Estradiol/norethindrone (Absorbed through the skin)
Estradiol (es-tra-DYE-ol), Norethindrone (nor-ETH-in-drone)
Treats hot flashes and other symptoms of menopause. Also supplements estrogen in women who do not have enough.
When This Medicine Should Not Be Used
How to Use This Medicine
- Your doctor will tell you how many patches to use, where to apply them, and how often to apply them. Do not use more patches or apply them more often than your doctor tells you to.
- Wash your hands with soap and water before and after applying a patch.
- Leave the patch in its sealed wrapper until you are ready to put it on. Tear the wrapper open carefully. NEVER CUT the wrapper or the patch with scissors. Do not use any patch that has been cut by accident.
- The patient instructions will show the body areas where you can wear the patch. When putting on each new patch, choose a different place within these areas. Do not put the new patch on the same place you wore the last one. Be sure to remove the old patch before applying a new one.
- Do not use oil, lotion, or powder on the skin where you place the patch. Do not put the patch over burns, cuts, or irritated skin.
- You may take a bath, shower, or swim while wearing a patch. Do not expose the patch to the sun for long periods of time.
- If a patch falls off, put it back on. If the patch does not stick completely, put on a new patch, but continue to follow your original schedule for changing to a new one.
- Fold the used patch in half with the sticky side together. Throw it in the trash, out of the reach of children and pets. Do not flush the patch down the toilet.
- Missed dose: If you forget to wear or change a patch, put one on as soon as you can. If it is almost time to put on your next patch, wait until then to apply a new patch and skip the one you missed. Do not apply extra patches to make up for a missed dose. Never wear 2 patches at the same time.
- Store the unopened pouches at room temperature for up to 6 months.
Drugs and Foods to Avoid
Ask your doctor or pharmacist before using any other medicine, including over-the-counter medicines, vitamins, and herbal products.
- Some foods and medicines can affect how estradiol/norethindrone works. Tell your doctor if you are using the following:
- Clarithromycin, efavirenz, erythromycin, itraconazole, ketoconazole, nelfinavir, nevirapine, phenylbutazone, rifabutin, rifampin, ritonavir, or St John's wort
- Seizure medicine, including carbamazepine, phenobarbital, phenytoin
Warnings While Using This Medicine
- Pregnancy after menopause is not likely, but if you think you could be pregnant, tell your doctor. This medicine could harm an unborn baby.
- Tell your doctor if you are breastfeeding or if you have kidney disease, heart disease, asthma, diabetes, endometriosis, epilepsy, migraine headaches, porphyria, lupus, an underactive thyroid, high blood pressure, or high cholesterol. Tell your doctor if you have ever had liver problems caused by pregnancy or estrogen, or if you smoke.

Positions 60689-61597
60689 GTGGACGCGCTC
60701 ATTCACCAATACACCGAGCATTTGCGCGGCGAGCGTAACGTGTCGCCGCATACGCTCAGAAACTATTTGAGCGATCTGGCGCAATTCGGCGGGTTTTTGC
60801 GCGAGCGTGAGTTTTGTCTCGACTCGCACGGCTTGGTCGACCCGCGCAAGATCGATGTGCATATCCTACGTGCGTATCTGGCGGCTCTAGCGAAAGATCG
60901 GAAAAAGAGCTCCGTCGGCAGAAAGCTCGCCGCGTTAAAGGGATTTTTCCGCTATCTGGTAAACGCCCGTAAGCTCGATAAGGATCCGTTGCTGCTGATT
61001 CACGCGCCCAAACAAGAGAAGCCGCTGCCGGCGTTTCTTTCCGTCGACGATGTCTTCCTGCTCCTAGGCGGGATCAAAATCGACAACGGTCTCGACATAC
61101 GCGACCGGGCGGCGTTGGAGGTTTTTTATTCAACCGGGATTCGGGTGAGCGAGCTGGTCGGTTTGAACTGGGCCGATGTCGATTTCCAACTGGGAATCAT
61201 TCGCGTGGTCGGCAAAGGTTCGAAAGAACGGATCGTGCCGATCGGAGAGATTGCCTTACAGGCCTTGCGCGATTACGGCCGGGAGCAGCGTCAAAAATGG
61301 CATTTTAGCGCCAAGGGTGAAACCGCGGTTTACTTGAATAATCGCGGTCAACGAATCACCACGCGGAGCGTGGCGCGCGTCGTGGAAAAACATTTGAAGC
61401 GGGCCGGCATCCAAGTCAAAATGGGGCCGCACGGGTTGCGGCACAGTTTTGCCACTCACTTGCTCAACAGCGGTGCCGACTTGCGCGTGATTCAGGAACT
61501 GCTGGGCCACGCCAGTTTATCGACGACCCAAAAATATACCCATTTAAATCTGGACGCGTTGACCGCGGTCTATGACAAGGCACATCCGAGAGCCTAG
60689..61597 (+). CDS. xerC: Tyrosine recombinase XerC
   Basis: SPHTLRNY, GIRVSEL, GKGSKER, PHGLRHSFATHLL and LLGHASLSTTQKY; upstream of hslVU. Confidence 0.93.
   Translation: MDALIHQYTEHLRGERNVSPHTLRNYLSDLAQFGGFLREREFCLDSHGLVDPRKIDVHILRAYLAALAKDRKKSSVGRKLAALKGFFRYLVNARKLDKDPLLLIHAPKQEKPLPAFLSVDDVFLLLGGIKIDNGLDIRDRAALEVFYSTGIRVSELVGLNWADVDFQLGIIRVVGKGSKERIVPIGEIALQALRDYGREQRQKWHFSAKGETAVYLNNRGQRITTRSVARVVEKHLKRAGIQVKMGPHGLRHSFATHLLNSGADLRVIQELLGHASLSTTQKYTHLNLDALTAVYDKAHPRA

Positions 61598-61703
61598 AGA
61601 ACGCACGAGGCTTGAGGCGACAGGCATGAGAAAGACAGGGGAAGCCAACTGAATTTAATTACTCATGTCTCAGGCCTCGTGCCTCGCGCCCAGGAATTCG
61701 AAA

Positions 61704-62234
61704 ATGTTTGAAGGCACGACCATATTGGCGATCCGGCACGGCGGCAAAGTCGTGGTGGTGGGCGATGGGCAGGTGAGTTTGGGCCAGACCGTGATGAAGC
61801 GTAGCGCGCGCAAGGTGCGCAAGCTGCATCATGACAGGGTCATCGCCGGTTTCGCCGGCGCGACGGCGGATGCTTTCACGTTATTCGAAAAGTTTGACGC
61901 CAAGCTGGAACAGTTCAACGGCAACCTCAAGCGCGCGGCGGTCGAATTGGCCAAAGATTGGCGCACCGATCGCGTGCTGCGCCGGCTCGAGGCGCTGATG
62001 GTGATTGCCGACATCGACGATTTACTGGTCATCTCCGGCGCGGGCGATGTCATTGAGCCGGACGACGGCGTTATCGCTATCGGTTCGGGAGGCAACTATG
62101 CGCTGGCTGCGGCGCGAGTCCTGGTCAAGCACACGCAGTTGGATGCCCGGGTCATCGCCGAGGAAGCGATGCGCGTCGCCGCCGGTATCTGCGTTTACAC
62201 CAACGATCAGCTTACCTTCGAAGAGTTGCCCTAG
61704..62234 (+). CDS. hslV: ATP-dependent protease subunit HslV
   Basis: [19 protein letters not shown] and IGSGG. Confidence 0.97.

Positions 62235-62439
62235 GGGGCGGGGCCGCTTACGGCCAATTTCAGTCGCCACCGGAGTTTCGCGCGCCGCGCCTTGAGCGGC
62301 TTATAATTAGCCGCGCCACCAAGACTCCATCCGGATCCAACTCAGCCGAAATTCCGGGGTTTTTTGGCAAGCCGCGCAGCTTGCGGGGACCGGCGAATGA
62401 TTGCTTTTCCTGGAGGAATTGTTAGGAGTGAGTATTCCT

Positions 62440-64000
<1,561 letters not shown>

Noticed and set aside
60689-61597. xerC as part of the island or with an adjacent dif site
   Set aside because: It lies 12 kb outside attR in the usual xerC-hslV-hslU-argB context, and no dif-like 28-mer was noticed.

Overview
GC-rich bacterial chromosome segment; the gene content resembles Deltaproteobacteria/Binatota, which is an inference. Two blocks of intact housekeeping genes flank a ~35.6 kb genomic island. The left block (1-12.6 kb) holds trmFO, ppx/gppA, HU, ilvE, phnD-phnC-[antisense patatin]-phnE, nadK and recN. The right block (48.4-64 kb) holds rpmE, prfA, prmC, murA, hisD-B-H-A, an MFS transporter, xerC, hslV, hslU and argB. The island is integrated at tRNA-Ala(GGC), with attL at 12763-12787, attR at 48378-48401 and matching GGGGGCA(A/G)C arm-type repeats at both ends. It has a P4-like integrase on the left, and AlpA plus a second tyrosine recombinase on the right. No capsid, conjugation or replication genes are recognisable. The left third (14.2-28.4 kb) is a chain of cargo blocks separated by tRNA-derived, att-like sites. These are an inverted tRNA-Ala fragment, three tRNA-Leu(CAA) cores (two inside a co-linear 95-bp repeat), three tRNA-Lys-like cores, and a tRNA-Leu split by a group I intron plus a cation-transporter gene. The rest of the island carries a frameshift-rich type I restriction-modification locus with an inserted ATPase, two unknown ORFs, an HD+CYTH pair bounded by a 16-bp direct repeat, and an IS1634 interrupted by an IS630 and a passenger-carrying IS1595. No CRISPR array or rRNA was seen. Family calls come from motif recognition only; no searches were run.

- Do not use this medicine if you had a hysterectomy.
- This medicine may cause the following problems:
- Increased risk of heart attack, stroke, or blood clots
- Increased risk of endometrial cancer, breast cancer, or uterine cancer
- Increased risk of dementia, especially in women 65 years of age and older
- Gallbladder disease
- You may need to stop using this medicine for a few weeks before and after you have surgery or if you need to be on bedrest, because of the risk of blood clots.
- Your doctor will check your progress and the effects of this medicine at regular visits. Keep all appointments. You should have regular pelvic exams, breast exams, and mammograms as directed by your doctor.
- Keep all medicine out of the reach of children. Never share your medicine with anyone.
Possible Side Effects While Using This Medicine
Call your doctor right away if you notice any of these side effects:
- Allergic reaction: Itching or hives, swelling in your face or hands, swelling or tingling in your mouth or throat, chest tightness, trouble breathing
- Chest pain that may spread, trouble breathing, nausea, unusual sweating, fainting
- Chest pain, trouble breathing, or coughing up blood
- Numbness or weakness on one side of your body, sudden or severe headache, problems with vision, speech, or walking
- Sudden or severe stomach pain, nausea, or vomiting
- Swelling in your hands, ankles, or feet
- Unusual or unexpected vaginal bleeding or heavy bleeding
- Vision changes, vision loss, double vision, migraine headache
If you notice these less serious side effects, talk with your doctor:
- Light, irregular vaginal bleeding or spotting
- Mild nausea, stomach pain, or upset stomach
- Redness or irritation where the patch was applied
- Swollen or tender breasts
If you notice other side effects that you think are caused by this medicine, tell your doctor
Call your doctor for medical advice about side effects. You may report side effects to FDA at 1-800-FDA-1088
- Last reviewed on 10/4/2017
The information provided herein should not be used during any medical emergency or for the diagnosis or treatment of any medical condition. A licensed medical professional should be consulted for diagnosis and treatment of any and all medical conditions. Call 911 for all medical emergencies. Links to other sites are provided for information only -- they do not constitute endorsements of those other sites. © 1997- 2013 A.D.A.M., Inc. Any duplication or distribution of the information contained herein is strictly prohibited.